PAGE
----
THE JOURNAL NEWS: A Gannett Suburban webpaper

Search our site

•Advanced search tips

Subscriber Services
E-Newsletter Signup
Greater NY Wine & Food Expo

New York
Newswatch: Iraq
Crime/Public Safety
Weekly Publications

Local Stores

Daily gallery
Local sports
Special galleries
Order reprints

NY report
Varsity Central:
 HS Sports

   • Rockland
   • West.-Putnam
   • Rick Carpiniello
   • Jane McManus
   • Ian O'Connor
   • Glenn Sapir
60 seconds
Behind the scenes
Suburban Golf

Business News
Local stocks
Real estate
David Schepp

Day in the Life

For kids
The Bridal Book

The Item
The Patent Trader
Review Press
Standard Star
The Star
The Times

Matt Davies
   • The Pulitzer Prize
Community Views
   • Bob Baird
   • Arthur Gunther
   • Laurie Nikolski
   • Phil Reisman

Grocery Coupons
Local Classifieds
Local Stores

News Standards
About us
Contact Us
How to advertise

Left field: Bob Meusel


(Original publication: April 4, 2002)

Bob Meusel went about his business in a quiet way in those Roaring '20s, a low-key California kid working wonders in New York.

His manager, Miller Huggins, never much cared for what he felt was Meusel's indifferent manner, but Meusel made a rather large difference on the field for those Babe Ruth-led Yankees. He did so from 1920-29 with his bat, his legs and his power-packed arm on a team that won six pennants and three World Series during his tenure.

The Yankees summoned him from the minors for the 1920 season at the age of 24, and he showed he could hit right from the start. The 6-foot-3, 190-pound right-handed batter finished his rookie year at .328 with 11 homers and 83 RBI. After Meusel spent 45 games at third that year, Huggins shifted him to the outfield. And the following season, the American League really saw what he could do out there.

Meusel rang up an awesome 28 outfield assists from right in that 1921 season, leading the league and setting a club record. He tied the AL record with four in one game that September. The next year, he led the league again before shifting to left in the newly built Yankee Stadium for the 1923 season and the remainder of his Yankees years.

In 1955, Street and Smith Yearbook came out with its top 10 list of the best arms of all time.

Meusel edged out Ruth for No. 1.

By the time his decade with the Yankees was done, Meusel had hit a combined .311 with 146 homers and 1,005 RBI in 1,294 games. He's on the team's top 20 lists in eight categories — average, RBI, doubles (338), triples (87), hits (1,565), steals (130), runs scored (764) and at-bats (5,032).

All in all, he proved to be a worthy fit along Murderers' Row with Ruth, Lou Gehrig and the rest. There were five seasons in which he drove in at least 100 runs. In 1925, Meusel led the league in RBI with 138 and homers with 33, beating out Ruth, who was limited to 98 games and 25 homers that season, one of only two from 1918-31 in which The Babe's name didn't appear at the top of the league's homer list.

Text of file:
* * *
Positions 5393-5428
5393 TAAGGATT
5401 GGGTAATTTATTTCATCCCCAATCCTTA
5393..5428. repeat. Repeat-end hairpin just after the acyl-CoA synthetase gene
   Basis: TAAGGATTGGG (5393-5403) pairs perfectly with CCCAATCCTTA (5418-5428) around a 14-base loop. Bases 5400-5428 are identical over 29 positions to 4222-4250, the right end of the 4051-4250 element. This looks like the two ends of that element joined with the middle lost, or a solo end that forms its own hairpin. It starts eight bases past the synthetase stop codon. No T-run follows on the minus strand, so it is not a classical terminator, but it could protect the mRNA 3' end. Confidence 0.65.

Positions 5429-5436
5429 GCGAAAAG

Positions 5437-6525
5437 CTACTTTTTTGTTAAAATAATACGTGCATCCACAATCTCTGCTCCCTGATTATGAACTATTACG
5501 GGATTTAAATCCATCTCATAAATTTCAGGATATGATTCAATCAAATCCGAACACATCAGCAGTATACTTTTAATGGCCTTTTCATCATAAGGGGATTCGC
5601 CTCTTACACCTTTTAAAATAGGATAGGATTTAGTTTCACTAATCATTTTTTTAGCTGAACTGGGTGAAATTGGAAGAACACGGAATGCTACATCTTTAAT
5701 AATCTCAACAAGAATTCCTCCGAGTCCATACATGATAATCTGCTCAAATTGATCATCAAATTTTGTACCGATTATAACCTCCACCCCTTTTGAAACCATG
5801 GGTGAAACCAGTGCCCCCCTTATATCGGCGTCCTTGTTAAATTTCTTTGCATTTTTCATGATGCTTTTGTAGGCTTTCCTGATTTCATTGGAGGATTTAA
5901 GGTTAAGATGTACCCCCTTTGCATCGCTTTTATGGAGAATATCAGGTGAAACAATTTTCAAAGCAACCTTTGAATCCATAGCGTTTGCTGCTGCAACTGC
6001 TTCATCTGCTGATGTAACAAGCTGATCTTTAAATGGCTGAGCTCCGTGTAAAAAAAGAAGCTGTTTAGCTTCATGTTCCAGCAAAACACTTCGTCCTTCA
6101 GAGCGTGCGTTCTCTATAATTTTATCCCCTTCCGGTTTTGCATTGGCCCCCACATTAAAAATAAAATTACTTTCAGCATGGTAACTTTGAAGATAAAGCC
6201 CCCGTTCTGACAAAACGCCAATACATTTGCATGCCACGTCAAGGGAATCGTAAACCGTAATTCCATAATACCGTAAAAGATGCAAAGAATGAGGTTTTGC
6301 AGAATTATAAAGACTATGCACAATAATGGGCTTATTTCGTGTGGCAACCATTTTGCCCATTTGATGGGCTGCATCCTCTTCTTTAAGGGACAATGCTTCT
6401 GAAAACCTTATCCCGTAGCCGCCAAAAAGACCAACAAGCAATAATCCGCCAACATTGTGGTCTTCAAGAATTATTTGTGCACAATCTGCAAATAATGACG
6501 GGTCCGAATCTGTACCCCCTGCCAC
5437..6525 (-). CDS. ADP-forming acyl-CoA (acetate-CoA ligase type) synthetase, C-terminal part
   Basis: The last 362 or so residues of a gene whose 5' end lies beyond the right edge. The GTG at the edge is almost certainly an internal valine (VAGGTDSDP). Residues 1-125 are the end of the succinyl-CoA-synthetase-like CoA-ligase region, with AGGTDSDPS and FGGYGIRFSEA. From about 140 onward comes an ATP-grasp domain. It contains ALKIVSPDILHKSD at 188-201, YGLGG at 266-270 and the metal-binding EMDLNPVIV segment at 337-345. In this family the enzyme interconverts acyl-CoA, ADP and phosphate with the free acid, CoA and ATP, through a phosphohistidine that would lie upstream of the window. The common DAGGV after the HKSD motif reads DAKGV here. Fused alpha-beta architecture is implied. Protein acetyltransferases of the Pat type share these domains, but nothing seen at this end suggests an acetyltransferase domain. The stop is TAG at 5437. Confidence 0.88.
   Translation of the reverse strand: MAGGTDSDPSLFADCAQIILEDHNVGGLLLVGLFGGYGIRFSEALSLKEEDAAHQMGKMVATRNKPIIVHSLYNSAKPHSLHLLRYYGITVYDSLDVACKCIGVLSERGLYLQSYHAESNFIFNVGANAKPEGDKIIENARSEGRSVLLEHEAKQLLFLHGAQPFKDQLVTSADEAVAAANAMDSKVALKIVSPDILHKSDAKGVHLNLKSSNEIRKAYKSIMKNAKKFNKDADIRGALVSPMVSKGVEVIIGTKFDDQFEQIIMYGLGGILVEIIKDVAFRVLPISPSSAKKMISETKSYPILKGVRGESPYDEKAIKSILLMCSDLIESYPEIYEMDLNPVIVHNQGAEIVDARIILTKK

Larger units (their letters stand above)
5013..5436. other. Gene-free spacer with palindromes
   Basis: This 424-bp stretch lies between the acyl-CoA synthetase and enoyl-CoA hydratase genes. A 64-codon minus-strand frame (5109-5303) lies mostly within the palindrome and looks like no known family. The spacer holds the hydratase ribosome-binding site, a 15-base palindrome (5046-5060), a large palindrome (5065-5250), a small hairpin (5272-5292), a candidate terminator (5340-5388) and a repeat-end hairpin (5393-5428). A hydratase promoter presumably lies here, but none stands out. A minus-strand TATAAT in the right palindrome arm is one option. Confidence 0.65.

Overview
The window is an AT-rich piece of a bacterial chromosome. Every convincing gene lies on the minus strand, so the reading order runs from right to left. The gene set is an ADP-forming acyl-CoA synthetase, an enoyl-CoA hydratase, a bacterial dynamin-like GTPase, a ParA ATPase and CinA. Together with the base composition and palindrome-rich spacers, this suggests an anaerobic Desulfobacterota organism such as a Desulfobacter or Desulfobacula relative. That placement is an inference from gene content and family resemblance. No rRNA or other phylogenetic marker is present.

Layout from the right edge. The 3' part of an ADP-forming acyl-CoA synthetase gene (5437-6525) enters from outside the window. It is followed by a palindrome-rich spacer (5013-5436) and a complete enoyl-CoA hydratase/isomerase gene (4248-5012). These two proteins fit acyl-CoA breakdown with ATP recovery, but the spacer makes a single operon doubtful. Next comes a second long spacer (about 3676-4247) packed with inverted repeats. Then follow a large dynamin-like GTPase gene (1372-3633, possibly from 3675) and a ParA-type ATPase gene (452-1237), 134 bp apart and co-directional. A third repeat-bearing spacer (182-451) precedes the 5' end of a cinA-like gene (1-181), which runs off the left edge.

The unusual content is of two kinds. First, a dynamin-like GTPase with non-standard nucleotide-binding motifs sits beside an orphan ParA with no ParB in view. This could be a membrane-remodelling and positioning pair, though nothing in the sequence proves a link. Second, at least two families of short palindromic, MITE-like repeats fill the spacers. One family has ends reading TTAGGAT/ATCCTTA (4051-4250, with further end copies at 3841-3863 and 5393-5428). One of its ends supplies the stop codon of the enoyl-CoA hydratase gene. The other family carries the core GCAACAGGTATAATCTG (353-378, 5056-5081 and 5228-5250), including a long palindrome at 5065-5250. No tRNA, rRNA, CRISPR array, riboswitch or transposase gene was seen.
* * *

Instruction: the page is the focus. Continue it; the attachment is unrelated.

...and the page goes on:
In the 1927 championship season, Meusel made just $13,000, a bargain considering he hit .337, knocked in 103 runs and stroked 47 doubles, a figure surpassed just three times in franchise history, twice by Don Mattingly and once by Gehrig, in 1927, too.

Meusel led or shared the Yankees' stolen-base lead five times, including a high of 26 in 1924, and he set a record by swiping home twice in World Series play, during Game 2 in 1921 and during Game 3 in 1928, working a double steal that time with Tony Lazzeri.

There were three straight series from 1921-23 against the Giants, and that meant Meusel was playing against his brother, Irish.

Bob Meusel had a solid series in 1922, batting .300, and had eight RBI the following year to help the Yankees take their first title. His two-run homer also served as the big hit in Game 1 of the victorious 1928 Series vs. the Cardinals.

His running mate during those years in New York was the gregarious Ruth. The pair liked to go barnstorming together, although their unauthorized tour following the 1921 Series brought the two of them suspensions from commissioner Kenesaw Mountain Landis, who banned both for the first six weeks of the 1922 season.

There was another suspension in June 1924, this one for 10 days by the AL, and it came with a $100 fine. Meusel had played a part in a wild scene in Detroit. Tigers pitcher Bert Cole ignited the problem when he hit Meusel with a pitch, and the situation degenerated into one in which players and fans were scuffling on the field.

Meusel, who passed away in 1977 at the age of 81, finally was sold to the Reds for the 1930 season, his last in the big leagues. According to "The Yankee Encyclopedia," the New York media had sometimes received testy treatment from him until near the end of his time here when he started to lighten up.

Sportswriter Frank Graham put it this way: "He's learning to say hello when it's time to say goodbye."

Send e-mail to Brian Heyman




This site is best viewed using Microsoft Internet Explorer or Netscape 6.0
Copyright 2004 The Journal News, a Gannett Co. Inc. newspaper serving Westchester, Rockland and Putnam Counties in New York.
Use of this site indicates your agreement to the Terms of Service (updated 12/17/2002)